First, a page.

Harsh environment connector designs depend on rugged materials, durable physical forms, and interfaces that can protect the connector pin to socket in the event of high shock and vibration and other environmental attacks. As circuit and sensor electronics evolve, they get smaller and operate faster on low voltages and currents. Micro and nano connectors are becoming the standard interface from cable to board or cable to instrument because they are lightweight and absorb high vibration and or shock conditions.

In many instances, the new equipment operating in extreme environments is detecting, collecting, and processing massive amounts of data without human involvement. These technologies are rapidly pushing beyond 10 Gb/s. To achieve these high speeds, digital signals are designed to operate at very short signal rise time. This is accomplished with higher-speed chip technologies such as GaAs and Gallium Nitride, which also operate at lower voltages. As a result, the short signal rise time and low-voltage signals flow on very short signal lengths at minimal heights. These new mini-digital signals must be carefully protected, both physically and electrically, from interference. For example, cable wiring is often designed to carry the positive and negative digital signals on separate wire pairs that run in parallel with their ground return wire. Each signal set is protected and wrapped in insulation and then shielded from outside electrical elements.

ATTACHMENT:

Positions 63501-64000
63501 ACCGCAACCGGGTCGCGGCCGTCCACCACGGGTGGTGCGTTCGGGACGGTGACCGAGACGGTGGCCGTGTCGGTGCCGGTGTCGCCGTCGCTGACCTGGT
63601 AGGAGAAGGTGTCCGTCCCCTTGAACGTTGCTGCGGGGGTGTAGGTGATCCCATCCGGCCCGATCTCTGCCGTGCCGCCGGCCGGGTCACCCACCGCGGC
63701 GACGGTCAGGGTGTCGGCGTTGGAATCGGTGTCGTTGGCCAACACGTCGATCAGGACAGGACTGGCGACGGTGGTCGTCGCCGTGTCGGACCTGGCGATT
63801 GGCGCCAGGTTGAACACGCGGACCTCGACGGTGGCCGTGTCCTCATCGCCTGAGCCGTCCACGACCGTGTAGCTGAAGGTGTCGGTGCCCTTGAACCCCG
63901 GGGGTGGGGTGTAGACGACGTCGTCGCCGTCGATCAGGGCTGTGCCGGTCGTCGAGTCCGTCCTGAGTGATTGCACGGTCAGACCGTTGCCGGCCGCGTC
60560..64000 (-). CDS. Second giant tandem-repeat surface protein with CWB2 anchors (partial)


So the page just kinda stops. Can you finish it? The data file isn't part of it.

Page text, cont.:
Digital cables used in extreme environments can be protected with polymer jackets that provide strain relief. This jacketing can survive heat cycles. With the addition of metal braided shielding, cables can be physically protected and shielded from electronic signal interference.

Ruggedized circular connectors from Omnetics

In space-constrained applications that experience repetitive motion, the cable may need to be small in diameter yet also be strong, resilient, and flexible enough to accommodate constant bending and folding. For example, high-speed assembly robots are now performing many assembly tasks in the automotive industry. If the cable and connector are not designed properly, wear and tear on the interconnects can impact automated systems and shut down the assembly line.